Once you get it there are some things you’ll need to learn. I recommend buying some Crosman premier pellets with the rifle. For now that should be all you need, but if you want other pellets, I recommend the JSB Exact 15.89-gran dome. Forget hollowpoints and other gimmicky pellets for now. The first thing you want is to hit the animal.

          B.B.


        • GHG,

          The Diana RWS 34 is a spring/piston airgun. “Springer” in airgunner parlance. The Diana 34 is one of the best airgun values out there in the power + accuracy catagory.

          The Diana 34 is a 12-14 fpe (foot pound of energy at the muzzle) airgun in .177 caliber and a 20-22 fpe airgun in .22 caliber. Your Remington 512 is a 100 fpe rimfire with a 40 grain bullet doing 1050 fps (feet per second).

          For this reason your Remington 512 can be considered a hammer but the Diana 34 must be considered a scalpel.

          Groundhogs are tough prey for springers because an airgun powerful enough to shoot groundhogs, even at 25 yards, requires technique to shoot accurately enough for precise shot placement that goundhogs require (a shot to the brain to anchor them). Not impossible to do but understand you will have a learning curve to be able to shoot a powerful springer accurately enough to dispatch your groundhogs.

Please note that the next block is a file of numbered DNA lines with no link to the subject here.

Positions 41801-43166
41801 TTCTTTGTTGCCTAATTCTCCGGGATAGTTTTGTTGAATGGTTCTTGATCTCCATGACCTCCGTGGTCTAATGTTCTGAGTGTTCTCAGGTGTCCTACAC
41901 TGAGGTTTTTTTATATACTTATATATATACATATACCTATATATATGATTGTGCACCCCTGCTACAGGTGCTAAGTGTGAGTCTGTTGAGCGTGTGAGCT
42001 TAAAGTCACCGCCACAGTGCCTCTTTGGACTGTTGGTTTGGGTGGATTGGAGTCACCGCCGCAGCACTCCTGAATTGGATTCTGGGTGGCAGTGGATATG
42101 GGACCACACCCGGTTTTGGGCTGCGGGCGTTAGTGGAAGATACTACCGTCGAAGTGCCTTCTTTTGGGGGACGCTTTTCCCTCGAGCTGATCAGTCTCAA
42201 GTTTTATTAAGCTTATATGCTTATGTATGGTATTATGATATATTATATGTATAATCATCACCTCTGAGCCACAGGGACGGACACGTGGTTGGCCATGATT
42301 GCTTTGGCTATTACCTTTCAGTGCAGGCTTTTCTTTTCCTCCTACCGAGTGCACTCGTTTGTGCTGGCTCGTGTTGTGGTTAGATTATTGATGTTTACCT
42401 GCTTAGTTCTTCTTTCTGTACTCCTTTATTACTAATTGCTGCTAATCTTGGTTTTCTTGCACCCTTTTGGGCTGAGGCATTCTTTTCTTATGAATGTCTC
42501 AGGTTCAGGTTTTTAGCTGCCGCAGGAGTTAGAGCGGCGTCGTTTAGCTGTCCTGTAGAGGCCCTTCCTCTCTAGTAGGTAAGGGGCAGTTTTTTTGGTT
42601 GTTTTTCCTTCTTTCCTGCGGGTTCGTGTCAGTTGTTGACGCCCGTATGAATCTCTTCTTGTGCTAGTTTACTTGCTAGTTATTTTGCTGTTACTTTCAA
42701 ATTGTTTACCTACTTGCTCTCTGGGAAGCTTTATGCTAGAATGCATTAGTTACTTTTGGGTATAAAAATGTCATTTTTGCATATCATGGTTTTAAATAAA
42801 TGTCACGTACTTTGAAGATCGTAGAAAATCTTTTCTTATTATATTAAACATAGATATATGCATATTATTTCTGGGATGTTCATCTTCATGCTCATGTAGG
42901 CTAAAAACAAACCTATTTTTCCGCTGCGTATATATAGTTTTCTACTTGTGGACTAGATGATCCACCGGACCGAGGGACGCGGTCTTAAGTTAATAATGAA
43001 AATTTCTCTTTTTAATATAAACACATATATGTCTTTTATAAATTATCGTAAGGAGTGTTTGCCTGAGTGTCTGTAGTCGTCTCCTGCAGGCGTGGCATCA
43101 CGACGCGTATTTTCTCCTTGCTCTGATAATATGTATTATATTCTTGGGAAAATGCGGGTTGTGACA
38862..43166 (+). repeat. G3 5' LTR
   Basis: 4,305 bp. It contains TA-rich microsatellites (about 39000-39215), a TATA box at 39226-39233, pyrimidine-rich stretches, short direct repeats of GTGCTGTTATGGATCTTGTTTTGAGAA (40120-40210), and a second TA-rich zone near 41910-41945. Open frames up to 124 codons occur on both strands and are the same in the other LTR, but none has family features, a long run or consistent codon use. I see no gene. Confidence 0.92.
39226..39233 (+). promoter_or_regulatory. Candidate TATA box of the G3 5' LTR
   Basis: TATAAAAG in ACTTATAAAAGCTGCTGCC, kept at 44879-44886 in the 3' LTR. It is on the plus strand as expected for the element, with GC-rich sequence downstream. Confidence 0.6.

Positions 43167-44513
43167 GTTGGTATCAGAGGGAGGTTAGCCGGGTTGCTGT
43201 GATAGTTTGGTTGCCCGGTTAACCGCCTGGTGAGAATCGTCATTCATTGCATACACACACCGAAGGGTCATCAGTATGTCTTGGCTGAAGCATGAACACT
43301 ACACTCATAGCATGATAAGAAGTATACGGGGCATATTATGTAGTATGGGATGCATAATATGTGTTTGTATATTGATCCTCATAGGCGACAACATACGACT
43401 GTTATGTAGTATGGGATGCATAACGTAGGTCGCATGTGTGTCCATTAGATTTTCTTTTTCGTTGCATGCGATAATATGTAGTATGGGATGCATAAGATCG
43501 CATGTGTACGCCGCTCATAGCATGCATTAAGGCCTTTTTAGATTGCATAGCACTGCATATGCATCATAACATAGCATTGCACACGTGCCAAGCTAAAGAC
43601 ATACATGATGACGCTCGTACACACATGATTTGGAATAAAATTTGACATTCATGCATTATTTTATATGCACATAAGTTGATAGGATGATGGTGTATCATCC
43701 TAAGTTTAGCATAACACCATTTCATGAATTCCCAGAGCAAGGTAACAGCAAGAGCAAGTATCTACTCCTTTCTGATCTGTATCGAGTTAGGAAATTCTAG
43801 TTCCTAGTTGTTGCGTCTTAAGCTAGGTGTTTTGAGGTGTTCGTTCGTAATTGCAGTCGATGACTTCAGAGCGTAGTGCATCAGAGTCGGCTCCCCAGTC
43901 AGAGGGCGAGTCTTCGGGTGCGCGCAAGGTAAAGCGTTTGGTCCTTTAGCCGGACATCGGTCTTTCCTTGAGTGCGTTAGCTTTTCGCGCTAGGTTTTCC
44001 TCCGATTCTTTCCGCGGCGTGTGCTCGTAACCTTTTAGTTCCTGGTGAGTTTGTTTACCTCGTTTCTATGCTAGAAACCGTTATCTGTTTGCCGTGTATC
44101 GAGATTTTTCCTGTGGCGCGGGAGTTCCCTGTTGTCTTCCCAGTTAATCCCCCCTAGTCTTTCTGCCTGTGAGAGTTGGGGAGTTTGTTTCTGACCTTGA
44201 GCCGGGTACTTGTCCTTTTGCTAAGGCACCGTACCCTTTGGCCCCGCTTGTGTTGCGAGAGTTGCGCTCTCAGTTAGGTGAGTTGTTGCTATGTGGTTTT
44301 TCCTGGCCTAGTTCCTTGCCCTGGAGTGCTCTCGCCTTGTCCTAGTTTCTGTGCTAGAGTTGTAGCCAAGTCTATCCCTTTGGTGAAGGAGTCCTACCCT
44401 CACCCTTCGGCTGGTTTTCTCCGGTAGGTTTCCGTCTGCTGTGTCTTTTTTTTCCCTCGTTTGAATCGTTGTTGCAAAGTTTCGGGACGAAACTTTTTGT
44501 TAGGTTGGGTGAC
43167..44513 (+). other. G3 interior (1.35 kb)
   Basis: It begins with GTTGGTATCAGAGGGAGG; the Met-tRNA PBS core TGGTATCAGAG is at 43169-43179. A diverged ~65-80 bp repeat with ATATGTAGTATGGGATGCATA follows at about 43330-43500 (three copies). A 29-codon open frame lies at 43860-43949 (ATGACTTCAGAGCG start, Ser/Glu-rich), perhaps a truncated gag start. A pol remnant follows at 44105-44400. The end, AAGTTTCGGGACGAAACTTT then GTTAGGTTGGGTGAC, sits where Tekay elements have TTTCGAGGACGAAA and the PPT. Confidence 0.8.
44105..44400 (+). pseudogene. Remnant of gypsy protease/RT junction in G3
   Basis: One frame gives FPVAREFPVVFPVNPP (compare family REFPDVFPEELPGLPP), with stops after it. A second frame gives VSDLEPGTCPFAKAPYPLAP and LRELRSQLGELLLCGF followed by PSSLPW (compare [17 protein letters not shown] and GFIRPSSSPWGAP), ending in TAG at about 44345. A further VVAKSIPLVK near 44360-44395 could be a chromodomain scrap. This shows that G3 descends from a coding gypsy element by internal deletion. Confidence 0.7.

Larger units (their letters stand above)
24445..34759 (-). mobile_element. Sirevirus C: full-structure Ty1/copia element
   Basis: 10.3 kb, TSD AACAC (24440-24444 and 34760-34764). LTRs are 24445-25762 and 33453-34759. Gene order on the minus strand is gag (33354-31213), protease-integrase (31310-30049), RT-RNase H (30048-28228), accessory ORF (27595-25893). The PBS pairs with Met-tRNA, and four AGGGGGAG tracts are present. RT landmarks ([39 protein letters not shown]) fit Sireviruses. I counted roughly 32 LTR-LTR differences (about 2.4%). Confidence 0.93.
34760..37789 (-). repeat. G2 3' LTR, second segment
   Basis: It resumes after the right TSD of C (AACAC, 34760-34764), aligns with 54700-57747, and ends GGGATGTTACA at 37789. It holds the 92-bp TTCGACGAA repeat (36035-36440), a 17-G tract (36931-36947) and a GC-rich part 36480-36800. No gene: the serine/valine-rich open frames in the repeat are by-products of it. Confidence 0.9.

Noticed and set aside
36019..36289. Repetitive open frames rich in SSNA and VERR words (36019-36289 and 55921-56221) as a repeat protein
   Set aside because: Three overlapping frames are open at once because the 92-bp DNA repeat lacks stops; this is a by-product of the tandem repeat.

A pcp (pre-charged pnuematic) airgun would be ideal for you but it blows your budget to pieces (pun intended).

          You may want to consider trapping your groundhogs. A connibear #160 or #220 works well on groundhogs.

          kevin


          • Yeah, the Remington is more of a hammer! I thought a CO2 would be ideal because of second shot capability and cost, but none have enough energy. You have to go to a PCP to get enough energy with second shot potential, and yes, that is a little over budget 🙂 I haven’t had any luck trapping them this year. The new crop seems to be smarter – they avoid the traps and I can’t get as close to them.


        • I just got a Ruger Impact(big brother in.22) and have been thoroughly impressed so far but haven’t been able to shoot it over 10 yards yet, judging from the effect on my spinners it’s putting out about 20fpe and has a SWEET trigger.



            • I really couldn’t say what it’s a copy of. I’ve never been inside it or a 350.
              All I found was that it’s the same gun as their Yukon but using a metal spring.


              • Just put 5(actually 6 but the first one obliterated the binder reinforcement I’m using as targets so I had to change to another) more downrange and it’s looking like I should able to cocking it with just my left hand before many more shots.
                Range was 10yds and group1/2″@1:00


          • I looked it up. B25 (.22 ruger blackhawk) with a wood stock and muzzle shroud. Probably more attention to QC because of Ruger label.

            D34 clone. I like mine b25, i filled the synthetic stock with great stuff foam. Things to do- shorten barrel- rechoke- and I want to put a sporting peep sight in the back.

            Oh yeah, and learn to shoot it.


        • Gearheadgeek,